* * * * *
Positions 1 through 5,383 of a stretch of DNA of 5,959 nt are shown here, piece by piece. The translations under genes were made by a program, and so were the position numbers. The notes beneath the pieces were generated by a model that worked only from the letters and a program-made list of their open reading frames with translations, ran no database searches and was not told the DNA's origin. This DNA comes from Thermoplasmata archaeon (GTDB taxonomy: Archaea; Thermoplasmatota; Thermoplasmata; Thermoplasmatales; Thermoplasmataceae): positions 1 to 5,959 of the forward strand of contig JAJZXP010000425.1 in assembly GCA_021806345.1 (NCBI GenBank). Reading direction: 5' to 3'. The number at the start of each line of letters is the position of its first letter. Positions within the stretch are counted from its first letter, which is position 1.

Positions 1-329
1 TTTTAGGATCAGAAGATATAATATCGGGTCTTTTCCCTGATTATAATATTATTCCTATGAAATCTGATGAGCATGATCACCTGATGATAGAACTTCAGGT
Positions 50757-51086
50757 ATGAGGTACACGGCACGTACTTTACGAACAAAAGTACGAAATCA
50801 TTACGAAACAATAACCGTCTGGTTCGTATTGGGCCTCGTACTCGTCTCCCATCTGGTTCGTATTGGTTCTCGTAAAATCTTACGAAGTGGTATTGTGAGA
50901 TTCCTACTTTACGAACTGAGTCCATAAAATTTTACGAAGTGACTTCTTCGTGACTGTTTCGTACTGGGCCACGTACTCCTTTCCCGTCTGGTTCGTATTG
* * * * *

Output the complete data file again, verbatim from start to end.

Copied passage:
Positions 1 through 5,383 of a stretch of DNA of 5,959 nt are shown here, piece by piece. The translations under genes were made by a program, and so were the position numbers. The notes beneath the pieces were generated by a model that worked only from the letters and a program-made list of their open reading frames with translations, ran no database searches and was not told the DNA's origin. This DNA comes from Thermoplasmata archaeon (GTDB taxonomy: Archaea; Thermoplasmatota; Thermoplasmata; Thermoplasmatales; Thermoplasmataceae): positions 1 to 5,959 of the forward strand of contig JAJZXP010000425.1 in assembly GCA_021806345.1 (NCBI GenBank). Reading direction: 5' to 3'. The number at the start of each line of letters is the position of its first letter. Positions within the stretch are counted from its first letter, which is position 1.

Positions 1-329
1 TTTTAGGATCAGAAGATATAATATCGGGTCTTTTCCCTGATTATAATATTATTCCTATGAAATCTGATGAGCATGATCACCTGATGATAGAACTTCAGGT
Positions 50757-51086
50757 ATGAGGTACACGGCACGTACTTTACGAACAAAAGTACGAAATCA
50801 TTACGAAACAATAACCGTCTGGTTCGTATTGGGCCTCGTACTCGTCTCCCATCTGGTTCGTATTGGTTCTCGTAAAATCTTACGAAGTGGTATTGTGAGA
50901 TTCCTACTTTACGAACTGAGTCCATAAAATTTTACGAAGTGACTTCTTCGTGACTGTTTCGTACTGGGCCACGTACTCCTTTCCCGTCTGGTTCGTATTG